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Re: OMB: IPv6 by June 2008
Christopher L. Morrow wrote:
If your argument is that it is "to hard" to scan that many addresses, do you really think that in an age of 100Gbps broadband 100ghrz home PC's that will really be the barrier you think it is? Or better put: Over the possible lifetime of v6 will that barrier remain real? And the scanner merely has to get lucky once. Or they can have a zombie army of scanners that will be statistically guaranteed to get lucky at least once.On Fri, 1 Jul 2005, Mohacsi Janos wrote:This keeps coming up in each discussion about v6, 'what security measures' is never really defined in any real sense. As near as I can tell it's level of 'security' is no better (and probably worse at the outset, for the implementations not the protocol itself) than v4. I could be wrong, but I'm just not seeing any 'inherent security' in v6, and selling it that way is just a bad plan.Just name a few: - Possibility to end-to-end IPSec.exists in v4- Not feasible scanning of subnets remotelyeh... maybe, I'm not convinced this matters anyway.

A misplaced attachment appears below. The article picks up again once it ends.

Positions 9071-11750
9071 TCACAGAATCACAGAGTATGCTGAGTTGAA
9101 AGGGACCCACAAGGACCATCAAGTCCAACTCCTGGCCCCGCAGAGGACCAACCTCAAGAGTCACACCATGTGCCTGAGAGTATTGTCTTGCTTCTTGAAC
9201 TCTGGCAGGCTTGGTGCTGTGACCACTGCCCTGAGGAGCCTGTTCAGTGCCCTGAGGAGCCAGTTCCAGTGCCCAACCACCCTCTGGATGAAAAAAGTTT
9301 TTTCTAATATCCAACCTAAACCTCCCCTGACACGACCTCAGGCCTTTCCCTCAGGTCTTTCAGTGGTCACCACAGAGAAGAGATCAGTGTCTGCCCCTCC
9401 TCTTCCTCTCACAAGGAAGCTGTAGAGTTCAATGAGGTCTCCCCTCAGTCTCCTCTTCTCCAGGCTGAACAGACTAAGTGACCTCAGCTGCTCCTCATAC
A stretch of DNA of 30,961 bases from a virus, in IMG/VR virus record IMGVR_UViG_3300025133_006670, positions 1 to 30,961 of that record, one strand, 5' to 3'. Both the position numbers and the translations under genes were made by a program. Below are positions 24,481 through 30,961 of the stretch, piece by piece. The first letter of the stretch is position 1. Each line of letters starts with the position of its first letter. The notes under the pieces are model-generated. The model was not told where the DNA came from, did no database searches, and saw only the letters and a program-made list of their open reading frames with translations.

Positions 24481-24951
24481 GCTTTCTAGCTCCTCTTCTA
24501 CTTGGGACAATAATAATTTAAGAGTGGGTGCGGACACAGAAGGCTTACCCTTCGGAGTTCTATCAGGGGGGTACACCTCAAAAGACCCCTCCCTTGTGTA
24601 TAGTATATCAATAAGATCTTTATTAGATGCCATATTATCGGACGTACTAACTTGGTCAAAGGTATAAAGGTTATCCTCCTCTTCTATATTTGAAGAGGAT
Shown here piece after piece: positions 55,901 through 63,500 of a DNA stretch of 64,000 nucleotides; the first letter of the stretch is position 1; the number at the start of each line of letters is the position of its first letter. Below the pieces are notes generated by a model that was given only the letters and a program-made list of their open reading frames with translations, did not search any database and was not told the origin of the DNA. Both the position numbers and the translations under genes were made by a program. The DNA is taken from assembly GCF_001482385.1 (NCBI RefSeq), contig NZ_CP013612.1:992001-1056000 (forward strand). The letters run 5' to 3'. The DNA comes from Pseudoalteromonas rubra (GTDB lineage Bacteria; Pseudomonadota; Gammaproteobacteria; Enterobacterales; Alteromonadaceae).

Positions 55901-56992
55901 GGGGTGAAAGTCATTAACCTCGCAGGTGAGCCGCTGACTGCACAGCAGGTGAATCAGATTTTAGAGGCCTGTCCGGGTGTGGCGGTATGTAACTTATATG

As if they need to keep 128 bits for the tracking to be accurate.- Privacy enhanced addresses - not tracking usage based on addresses
If everybody gets /64 then I am certain trackers will be quite happy to limit their tracking to that, it will serve them the same purpose.
dhcp can do this for you (v4 has mechanisms for this)- Better ingress filteringright... because gear that filters so well in v4-land will filter so much better in v6-land? you == crazy. All those objections aside, I'd love to see v6 more fully deployed. I'm not sure I see how it's going to get beyond 'research' or 'play' land, except for some small cases, for quite some time. It's interesting that the flood gates on ip space are openning at IANA though, that should hasten the v6 takeup/deployment :)
IPv6 is a classic "second system". And now we are stuck with it.